funny, playful, smart and shining. By last year though, the growth of her
anxiety was so enormous that we could not see anything else. It was full time
work to identify what we rationalized were the latest causes of the anxiety –
we hopped from one theory and treatment to another. I bought books that
instructed me to have Caitlin make lists of her worries so we could discuss
them and address “what’s the worst that can happen” so we could face those
fears head on. She learned that anxiety is a “bully” but she can be the boss!
We addressed sleep hygiene. Tried massage, acupressure, and acupuncture. I
practiced “sleep talking” in her ear while she slept. None of those things were
bad, and they all helped…. But the anxiety persisted.
We saw a therapist at the time – and I will admit I was open to medication if
that’s what she needed to feel better. Having your almost adolescent swim in
the murky waters of depression is very scary, and we certainly did not want her
to get deeper and deeper… But I was hoping that we would be able to find some
behavior modification techniques. I didn’t want to pile on another med right
away. The therapy was painful in its slow pace and seeming lack of progress.
There was an elephant in the room – this arthritis, this necessary hip
replacement surgery, this pending transition to middle school… and it seemed as
if the therapist encouraged my daughter to talk about anything else but the
obvious. She counseled me that I was being too aggressive… that I needed to be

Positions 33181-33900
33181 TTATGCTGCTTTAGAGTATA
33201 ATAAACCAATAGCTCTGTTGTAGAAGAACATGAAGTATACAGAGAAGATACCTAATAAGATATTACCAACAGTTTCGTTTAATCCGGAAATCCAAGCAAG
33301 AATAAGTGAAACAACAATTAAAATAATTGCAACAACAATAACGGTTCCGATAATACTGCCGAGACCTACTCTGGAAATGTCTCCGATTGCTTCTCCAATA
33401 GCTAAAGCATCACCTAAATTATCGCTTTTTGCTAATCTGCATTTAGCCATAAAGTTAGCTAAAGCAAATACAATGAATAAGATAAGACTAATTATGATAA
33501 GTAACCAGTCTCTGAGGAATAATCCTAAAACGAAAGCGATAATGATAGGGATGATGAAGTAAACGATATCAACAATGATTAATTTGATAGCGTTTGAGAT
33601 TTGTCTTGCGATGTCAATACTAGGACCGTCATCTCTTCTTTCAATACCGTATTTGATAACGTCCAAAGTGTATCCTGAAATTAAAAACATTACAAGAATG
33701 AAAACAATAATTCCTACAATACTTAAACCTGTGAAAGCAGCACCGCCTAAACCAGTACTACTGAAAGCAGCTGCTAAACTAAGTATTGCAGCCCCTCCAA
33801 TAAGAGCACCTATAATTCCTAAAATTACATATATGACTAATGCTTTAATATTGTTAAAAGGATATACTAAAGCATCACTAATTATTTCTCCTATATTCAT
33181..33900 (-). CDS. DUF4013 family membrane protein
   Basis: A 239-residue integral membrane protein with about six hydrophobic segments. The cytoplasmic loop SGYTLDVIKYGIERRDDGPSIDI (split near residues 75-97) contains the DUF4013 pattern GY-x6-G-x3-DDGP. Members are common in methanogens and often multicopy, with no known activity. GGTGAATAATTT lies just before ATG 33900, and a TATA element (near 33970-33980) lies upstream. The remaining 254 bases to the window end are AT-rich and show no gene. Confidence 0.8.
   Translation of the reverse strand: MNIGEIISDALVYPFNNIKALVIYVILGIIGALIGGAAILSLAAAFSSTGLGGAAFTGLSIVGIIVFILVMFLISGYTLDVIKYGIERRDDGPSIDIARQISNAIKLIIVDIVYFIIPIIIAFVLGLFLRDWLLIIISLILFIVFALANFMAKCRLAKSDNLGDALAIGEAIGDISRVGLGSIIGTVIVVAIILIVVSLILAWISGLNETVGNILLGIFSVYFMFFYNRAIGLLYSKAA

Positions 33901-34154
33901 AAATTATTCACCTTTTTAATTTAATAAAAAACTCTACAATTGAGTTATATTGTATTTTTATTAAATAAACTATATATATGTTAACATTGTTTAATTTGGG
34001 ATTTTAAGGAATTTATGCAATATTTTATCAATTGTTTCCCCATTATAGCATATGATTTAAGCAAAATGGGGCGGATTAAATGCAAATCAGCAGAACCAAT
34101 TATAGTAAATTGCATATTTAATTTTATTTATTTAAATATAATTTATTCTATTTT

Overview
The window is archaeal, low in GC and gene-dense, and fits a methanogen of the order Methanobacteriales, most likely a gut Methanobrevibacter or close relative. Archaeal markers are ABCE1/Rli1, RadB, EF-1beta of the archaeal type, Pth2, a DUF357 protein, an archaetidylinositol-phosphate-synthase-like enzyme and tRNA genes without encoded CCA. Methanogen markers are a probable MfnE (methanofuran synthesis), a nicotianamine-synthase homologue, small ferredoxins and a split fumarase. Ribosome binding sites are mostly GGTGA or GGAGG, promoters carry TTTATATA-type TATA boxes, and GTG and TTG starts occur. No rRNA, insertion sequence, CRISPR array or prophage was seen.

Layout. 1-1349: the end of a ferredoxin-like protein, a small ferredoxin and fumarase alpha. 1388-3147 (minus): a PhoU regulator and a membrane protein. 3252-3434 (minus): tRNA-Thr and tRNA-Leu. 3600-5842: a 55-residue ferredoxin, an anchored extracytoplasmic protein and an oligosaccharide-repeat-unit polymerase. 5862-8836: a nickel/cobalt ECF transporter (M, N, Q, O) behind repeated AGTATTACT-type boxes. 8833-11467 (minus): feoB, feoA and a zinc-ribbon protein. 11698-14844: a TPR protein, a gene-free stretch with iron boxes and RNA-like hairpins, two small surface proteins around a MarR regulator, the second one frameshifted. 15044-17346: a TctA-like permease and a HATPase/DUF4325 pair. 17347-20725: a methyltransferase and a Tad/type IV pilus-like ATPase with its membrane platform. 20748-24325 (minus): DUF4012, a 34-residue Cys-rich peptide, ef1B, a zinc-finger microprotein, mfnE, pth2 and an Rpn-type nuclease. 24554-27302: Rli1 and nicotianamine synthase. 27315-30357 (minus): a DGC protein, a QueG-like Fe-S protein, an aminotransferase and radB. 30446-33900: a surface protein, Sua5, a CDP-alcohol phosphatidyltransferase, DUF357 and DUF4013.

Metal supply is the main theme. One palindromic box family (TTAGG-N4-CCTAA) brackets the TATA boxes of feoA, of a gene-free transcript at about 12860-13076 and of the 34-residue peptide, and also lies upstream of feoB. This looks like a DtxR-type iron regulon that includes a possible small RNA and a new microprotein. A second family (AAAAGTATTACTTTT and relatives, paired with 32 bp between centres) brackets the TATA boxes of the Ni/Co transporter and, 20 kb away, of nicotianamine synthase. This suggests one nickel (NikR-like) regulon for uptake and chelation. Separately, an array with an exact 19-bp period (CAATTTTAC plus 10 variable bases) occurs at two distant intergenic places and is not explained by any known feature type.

patient. She suggested I read about how to raise an “emotionally intelligent”
child. OK… she probably had a point. When you spend 8 years frantically
searching for treatment for your child while you are fighting the ticking of
the clock that is counting down the permanent joint damage… yeah, I’ll admit to
being aggressive and quick. After four months, the doctor suggested that
Caitlin would need “pharmacological intervention” for the rest of her life to
have “emotional balance”. I replied that I didn’t believe the good doctor
understood what living with chronic pain was like, did not understand
arthritis, and still did not really know my daughter….and therefore was not
qualified to make that statement . That was our last visit.
After Caitlin’s hip replacement surgery – the cloak fell away immediately. The pain
was gone and Caitlin was back to her “old self”.
But it all had value didn’t it? Because without all of that drama… all of those
books and attempts… would my little girl be able to make the extremely grown up
identification of her feelings of anxiety? Would she have the strength to be
able to step back and examine her thoughts and feelings and try to take control
I wish I could say that she won’t have to worry about it as she grows up. I’m hoping
beyond hope that this new treatment will strip the cloak away again, so that my
little girl won’t have to struggle to keep her real self peeking out from
underneath the pain. But even if it doesn’t, I feel like she is growing able to
“deal”, becoming smarter and stronger and wiser. I feel that being able to see
the anxiety for what it is, she will know how to attack it, or overcome it… or
make peace with it… whatever will allow her to be what she wants to be and live
how she wants to live.